Celebrated annually on March 17, St. Patrick’s Day commemorates the feast day of Saint Patrick, the patron saint of Ireland. The religious holiday has been observed by the Irish for over 1,000 years, but the secular revelry commonly associated with it (think: drinking green beer and sporting shamrocks) is a more recent development. The first official St. Patrick’s Day parade took place in 1601, in what is now St. Augustine, Florida. Boston and New York followed up with their own marches in the 18th century, and today, countries and cultures all over the world partake in the festivities. See Photos of St. Patrick’s Day Celebrations Around the World — And One in Outer Space
Scroll for a look at St. Patrick’s Day celebrations around the globe — and one in outer space!
Perhaps one of the most recognizable traditions on this list, the Chicago River flows emerald green each year to mark the holiday — and has since 1962. The eco-friendly dye disperses after several days, and its formula is a “closely guarded secret,” according to Enjoy Illinois Magazine.
Though Tokyo’s Irish population is small, the city’s love of Irish culture is strong. Its annual St. Patrick’s Day parade — which takes place the same weekend as its I Love Ireland Festival — is said to be the largest in Asia.
Humans aren’t the only ones who get in the spirit in Tokyo. Proud pups belonging to local Irish Setter Club members have been known to dress for the occasion and strut their stuff in the parade as well.
Green beer is a pub staple on St. Patrick’s Day, and not just in English-speaking countries: Bars in Indonesia also offer the celebratory beverage on March 17.
An annual benefit for Portland Firefighters Children’s Burn Foundation, the Paddy Plunge has raised over $375,000 since its inaugural event 18 years ago. Sponsored participants brave the icy Atlantic Ocean in the morning as spectators cheer them on.
The Sydney Opera House is famous for the awe-inspiring arias performed within its walls, but on St. Patrick’s Day, it’s the outside of the building that visitors admire. Learn the history of the illuminating tradition.
New Orleans, Louisiana
Certainly one of the wackier ways to celebrate, New Orleans’ revelers toss cabbages on St. Patrick’s Day — an homage to the traditional Irish-American meal of cabbage and corned beef. The key word in this ritual is toss; throwing the produce overhand is not permitted.
International Space Station
In a truly out-of-this-world show of support for the holiday, Canadian Space Agency astronaut Chris Hadfield donned a green bow tie and shirt aboard the International Space Station back in 2013.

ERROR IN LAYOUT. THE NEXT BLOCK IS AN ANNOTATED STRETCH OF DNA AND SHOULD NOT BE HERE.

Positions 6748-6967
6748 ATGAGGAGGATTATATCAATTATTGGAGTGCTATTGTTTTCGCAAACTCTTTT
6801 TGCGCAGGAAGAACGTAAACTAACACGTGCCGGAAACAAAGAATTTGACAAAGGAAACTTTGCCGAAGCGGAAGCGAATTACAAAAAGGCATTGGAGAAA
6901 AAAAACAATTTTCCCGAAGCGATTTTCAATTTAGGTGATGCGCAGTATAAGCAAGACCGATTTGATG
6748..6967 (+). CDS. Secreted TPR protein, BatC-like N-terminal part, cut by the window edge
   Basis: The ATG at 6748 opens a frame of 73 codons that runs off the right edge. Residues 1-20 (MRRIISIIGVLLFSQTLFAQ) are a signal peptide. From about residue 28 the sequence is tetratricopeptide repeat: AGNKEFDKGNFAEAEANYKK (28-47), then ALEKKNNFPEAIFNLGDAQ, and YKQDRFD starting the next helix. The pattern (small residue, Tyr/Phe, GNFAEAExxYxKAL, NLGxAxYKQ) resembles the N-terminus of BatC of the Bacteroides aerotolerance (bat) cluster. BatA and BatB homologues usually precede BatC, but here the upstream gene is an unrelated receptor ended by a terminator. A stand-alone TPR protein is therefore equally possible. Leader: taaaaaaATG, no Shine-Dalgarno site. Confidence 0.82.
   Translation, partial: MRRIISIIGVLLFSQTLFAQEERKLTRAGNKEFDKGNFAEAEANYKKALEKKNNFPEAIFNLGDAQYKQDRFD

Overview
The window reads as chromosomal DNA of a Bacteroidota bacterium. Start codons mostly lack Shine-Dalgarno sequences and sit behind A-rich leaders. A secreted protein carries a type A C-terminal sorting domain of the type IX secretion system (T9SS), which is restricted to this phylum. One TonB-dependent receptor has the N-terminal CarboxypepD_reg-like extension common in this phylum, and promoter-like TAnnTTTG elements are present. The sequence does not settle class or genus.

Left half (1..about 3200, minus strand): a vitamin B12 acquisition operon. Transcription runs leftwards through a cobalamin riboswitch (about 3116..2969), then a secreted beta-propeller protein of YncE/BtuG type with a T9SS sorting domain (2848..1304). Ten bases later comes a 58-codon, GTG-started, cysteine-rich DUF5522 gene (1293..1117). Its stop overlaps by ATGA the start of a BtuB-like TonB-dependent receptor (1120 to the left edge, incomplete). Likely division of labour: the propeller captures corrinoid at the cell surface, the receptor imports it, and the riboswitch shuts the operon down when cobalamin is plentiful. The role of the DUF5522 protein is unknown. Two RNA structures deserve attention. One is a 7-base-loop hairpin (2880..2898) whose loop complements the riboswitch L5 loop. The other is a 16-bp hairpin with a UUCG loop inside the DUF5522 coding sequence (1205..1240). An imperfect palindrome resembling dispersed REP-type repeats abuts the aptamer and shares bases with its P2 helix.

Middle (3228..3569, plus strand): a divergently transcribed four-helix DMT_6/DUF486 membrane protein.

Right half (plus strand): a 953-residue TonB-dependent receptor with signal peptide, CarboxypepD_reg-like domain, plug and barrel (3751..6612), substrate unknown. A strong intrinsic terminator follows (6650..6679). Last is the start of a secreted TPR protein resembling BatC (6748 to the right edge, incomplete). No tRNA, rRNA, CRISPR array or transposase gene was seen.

The Irish Setter Club of New England regularly participates in Boston’s St. Patrick’s Day celebrations: These handsome canines from 2017’s parade couldn’t look any more dapper.
South Boston, Massachusetts
South Boston has its own parade, often featuring elaborate floats like the one seen above. Here, a stand-in for St. Patrick blesses the crowd as he passes.
A roundup of St. Patrick’s Day celebrations wouldn’t be complete without a visit to the Emerald Isle herself. Though Dublin’s annual festival was canceled in 2021 due to COVID-19, it didn’t stop the city from putting on a stunning light show that featured 500 Intel drones “dancing” across the evening sky.
New York City
The New York City St. Patrick’s Day parade is said to be one of the largest and oldest in the world. Here, members of a police band march through the city while playing bagpipes.
The U.S. Army Color Guard also joined the Manhattan parade last year, bringing along some handsome canine compatriots.
This small Caribbean island honors its “rich Afro-Irish heritage” each year with a 10-day festival. The celebrations not only commemorate the feast day of St. Patrick, but also the March 17, 1768 attempted uprising by enslaved African residents. Read more about the festival and the island’s history here.
In England, women in the royal family hand out shamrocks to the Irish Guards each St. Patrick’s Day, a tradition that began in 1901, per Town & Country magazine. Princess Kate has had the honor nine times. As seen here in 2019, she also presents the Guards’ mascot — a position currently held by an Irish wolfhound named Domhnall — with one of the green sprigs.
Attendees in downtown Montreal were decked out in green and brimming with St. Patrick’s Day spirit during the city’s 2017 parade.
Finally, feast your eyes on this crisp, green beer, courtesy of McGillin’s Olde Ale House — “the oldest continuously operating tavern in Philadelphia.” It opened in 1860 and has kept the kegs tapped ever since.